Brandon Lerch

Compassion service providers, on the other hand, do not segue from their work. Need another example of Kuo’s elitism? After Kuo left the White House and began to write his book, he also joined the professional bass fishing tour (no, I am not making this up). All the while, the armies of compassion labored to ensure that broken lives have hope and healing. No Potomac Fever, just faithful service.

Calling the Armies of Compassion

President Bush’s compassion Initiative is revolutionary, nothing short of a complete paradigm shift in the way the federal government views the American citizenry. Compassionate conservatives, like the President, and many others recognized that $1 trillion+ in annual federal budgets for human services is more than enough money to address our nation’s social illnesses. They recognize that the problem is how we actually spend that mountain of taxpayer’s largess.

Instead of giving the money to the same politically-connected contractors, the President directed his appointees to grant more money to grassroots institutions. Ignored by the federal government for decades, these are the religious and civic organizations in every single neighborhood in the country. And thus, the Faith-Based and Community Initiative was born.

But Kuo was not seduced by the complexities of policy. No, in his “60 Minutes” interview with Lesley Stahl, he wails about political intrigue. Ms. Stahl was, of course, all too happy to focus on the juicy political gossip with attention-grabbing names like Rove and Card, served-up by her eager guest.

In a touch of irony, however, he never mentions the poor and hopeless during his interview until he sets up an ambush on Pat Robertson and Jerry Falwell (more juicy names!). And did Lesley Stahl ask about the poor? Of course not! Same goes in Tempting Faith. There is only one dish being served here: political gotcha.

You see, compassion service providers are a humble lot. They are not looking for plaudits. And they certainly are not interested in Kuo’s political chicanery.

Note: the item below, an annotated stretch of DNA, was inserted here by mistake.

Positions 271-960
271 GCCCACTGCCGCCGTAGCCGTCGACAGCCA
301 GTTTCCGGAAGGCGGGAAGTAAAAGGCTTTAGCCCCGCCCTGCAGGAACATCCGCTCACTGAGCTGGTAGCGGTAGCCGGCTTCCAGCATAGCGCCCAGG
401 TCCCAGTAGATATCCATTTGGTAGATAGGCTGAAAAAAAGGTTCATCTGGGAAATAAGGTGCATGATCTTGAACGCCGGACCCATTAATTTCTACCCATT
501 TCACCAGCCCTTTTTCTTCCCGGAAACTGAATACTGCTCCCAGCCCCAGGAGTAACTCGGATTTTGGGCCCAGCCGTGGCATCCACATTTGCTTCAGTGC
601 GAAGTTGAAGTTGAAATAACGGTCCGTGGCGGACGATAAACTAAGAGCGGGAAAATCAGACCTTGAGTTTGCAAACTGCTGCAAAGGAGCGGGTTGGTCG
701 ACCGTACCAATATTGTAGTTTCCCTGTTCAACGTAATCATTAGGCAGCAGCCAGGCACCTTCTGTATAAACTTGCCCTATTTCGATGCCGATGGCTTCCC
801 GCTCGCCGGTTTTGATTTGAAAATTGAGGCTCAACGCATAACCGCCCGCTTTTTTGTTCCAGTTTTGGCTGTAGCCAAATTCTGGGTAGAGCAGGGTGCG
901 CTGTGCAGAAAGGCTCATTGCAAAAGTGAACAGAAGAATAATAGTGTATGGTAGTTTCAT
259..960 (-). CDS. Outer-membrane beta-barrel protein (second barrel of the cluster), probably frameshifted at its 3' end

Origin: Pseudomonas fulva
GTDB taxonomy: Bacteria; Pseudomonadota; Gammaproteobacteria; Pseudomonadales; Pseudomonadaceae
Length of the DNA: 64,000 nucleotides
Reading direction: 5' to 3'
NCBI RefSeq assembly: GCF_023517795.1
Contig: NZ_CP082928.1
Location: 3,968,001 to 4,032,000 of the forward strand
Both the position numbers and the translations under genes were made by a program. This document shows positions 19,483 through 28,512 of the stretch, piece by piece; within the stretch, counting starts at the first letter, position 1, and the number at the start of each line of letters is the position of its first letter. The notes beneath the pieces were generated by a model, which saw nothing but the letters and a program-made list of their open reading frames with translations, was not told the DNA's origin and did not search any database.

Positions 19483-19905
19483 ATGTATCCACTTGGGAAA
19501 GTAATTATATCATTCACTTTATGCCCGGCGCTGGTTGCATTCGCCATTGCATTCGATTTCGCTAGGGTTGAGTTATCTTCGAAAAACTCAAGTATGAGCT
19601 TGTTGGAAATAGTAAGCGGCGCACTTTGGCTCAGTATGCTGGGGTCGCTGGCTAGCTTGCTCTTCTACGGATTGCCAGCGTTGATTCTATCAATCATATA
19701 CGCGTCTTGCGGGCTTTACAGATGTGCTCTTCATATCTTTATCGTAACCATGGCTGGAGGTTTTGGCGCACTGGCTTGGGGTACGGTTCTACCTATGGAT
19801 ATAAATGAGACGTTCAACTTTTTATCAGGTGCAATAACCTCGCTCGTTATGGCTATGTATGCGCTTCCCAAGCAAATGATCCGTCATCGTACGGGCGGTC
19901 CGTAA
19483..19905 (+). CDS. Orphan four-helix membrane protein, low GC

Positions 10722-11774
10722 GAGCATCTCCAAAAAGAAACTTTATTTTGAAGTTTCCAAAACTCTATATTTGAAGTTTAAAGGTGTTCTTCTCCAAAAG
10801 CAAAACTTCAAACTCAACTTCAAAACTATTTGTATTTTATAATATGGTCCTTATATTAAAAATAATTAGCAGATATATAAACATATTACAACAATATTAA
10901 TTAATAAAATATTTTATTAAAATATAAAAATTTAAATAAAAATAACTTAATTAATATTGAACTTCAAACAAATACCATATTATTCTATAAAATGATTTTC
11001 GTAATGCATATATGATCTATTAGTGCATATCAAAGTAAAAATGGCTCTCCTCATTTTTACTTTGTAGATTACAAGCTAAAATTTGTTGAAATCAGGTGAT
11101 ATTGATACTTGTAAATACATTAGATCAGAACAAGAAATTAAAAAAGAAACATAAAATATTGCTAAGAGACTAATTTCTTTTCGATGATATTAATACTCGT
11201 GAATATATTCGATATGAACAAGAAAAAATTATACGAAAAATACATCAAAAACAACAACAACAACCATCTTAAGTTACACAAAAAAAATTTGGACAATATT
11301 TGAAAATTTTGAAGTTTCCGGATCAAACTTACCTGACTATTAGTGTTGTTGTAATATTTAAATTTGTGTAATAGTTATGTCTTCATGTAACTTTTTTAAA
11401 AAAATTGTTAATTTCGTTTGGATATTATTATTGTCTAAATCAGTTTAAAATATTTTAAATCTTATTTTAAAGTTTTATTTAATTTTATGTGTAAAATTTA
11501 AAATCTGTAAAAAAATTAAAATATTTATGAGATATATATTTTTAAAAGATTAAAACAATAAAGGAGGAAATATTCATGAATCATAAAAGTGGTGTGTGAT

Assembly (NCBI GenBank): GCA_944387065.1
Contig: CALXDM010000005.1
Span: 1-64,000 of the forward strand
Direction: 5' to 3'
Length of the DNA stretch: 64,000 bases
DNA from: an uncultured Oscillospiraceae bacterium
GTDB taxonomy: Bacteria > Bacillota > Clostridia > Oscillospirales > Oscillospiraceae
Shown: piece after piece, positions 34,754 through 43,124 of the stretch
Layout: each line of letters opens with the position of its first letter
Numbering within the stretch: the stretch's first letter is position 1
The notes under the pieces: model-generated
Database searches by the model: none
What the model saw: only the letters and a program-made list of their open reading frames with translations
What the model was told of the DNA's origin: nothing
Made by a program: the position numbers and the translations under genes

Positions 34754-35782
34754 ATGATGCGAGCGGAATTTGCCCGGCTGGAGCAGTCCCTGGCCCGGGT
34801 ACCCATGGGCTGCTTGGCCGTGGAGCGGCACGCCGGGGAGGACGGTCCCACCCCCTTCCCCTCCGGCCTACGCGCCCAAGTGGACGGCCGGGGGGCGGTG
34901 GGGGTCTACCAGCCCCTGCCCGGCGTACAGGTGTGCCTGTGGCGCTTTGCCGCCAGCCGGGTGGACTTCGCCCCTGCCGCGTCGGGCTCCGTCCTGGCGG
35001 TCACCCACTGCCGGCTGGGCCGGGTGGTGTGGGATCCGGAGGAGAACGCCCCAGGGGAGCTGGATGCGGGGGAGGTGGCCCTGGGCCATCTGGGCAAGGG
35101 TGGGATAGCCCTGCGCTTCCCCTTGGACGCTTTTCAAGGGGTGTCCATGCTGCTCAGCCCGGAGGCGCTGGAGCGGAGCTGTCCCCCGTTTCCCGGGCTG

Credit Where Credit is Due

So who are these providers of compassionate services? Kuo never says.

His 300 pages could be written solely about the National Association of Street Schools, a national headquarters for private elementary and secondary schools whose noble motto might be “if no one else wants that student, we do!!” The same ink should also be lent Templo Calvario. In Santa Ana, California, a community at 150% below the poverty line, Templo provides groceries, elder care and youth mentoring among others. Similarly remarkable is Full Circle Health in the Bronx, New York, which serves the physical and mental health needs if its community.

With or without the government, these grassroots heroes perform their service. The real intrigue and the real bold headlines should be saved for these heroes and tens of thousands like them. They earn the respect and honor given them by President Bush.

A True Commitment

I do not doubt that the President is genuine about the White House Faith-Based and Community Initiative.

How can I make such an absolute claim? Because I listen to the man. The President becomes a nearly flawless orator when speaking about compassion services.

Yes, the same President who is famous for his, um... easy-going command of the English language, almost never gets tongue-tied or even uses notes when it comes to his FBCI.

President Bush’s passion for the Faith-Based and Community Initiative’s mission is personal, his knowledge of the policy is nearly expert, and his commitment to it is above politics. What a contrast to David Kuo.

Brandon Lerch

Brandon Lerch is the Director of Government Affairs for We Care America, a faith-based non-profit.

Be the first to read Brandon Lerch's column. Sign up today and receive delivered each morning to your inbox.